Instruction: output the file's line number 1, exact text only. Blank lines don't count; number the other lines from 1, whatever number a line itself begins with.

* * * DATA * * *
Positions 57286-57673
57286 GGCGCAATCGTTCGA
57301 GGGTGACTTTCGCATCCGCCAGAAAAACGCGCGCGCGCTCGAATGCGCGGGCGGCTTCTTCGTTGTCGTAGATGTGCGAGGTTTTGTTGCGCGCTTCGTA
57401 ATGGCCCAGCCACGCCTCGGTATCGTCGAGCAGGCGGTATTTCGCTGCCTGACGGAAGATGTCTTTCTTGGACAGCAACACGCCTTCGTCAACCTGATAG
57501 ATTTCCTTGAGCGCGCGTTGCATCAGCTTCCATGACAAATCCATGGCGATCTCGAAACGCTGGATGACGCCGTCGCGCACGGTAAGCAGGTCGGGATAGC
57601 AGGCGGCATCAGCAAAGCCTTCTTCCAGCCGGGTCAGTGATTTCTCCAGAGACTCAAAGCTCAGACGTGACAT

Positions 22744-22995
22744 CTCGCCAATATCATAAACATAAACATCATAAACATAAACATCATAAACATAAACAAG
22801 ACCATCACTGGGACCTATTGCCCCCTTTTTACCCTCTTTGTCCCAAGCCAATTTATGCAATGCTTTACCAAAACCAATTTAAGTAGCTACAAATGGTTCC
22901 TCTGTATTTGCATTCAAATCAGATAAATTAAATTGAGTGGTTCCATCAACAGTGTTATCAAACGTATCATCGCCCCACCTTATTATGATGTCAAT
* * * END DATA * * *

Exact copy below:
Positions 57286-57673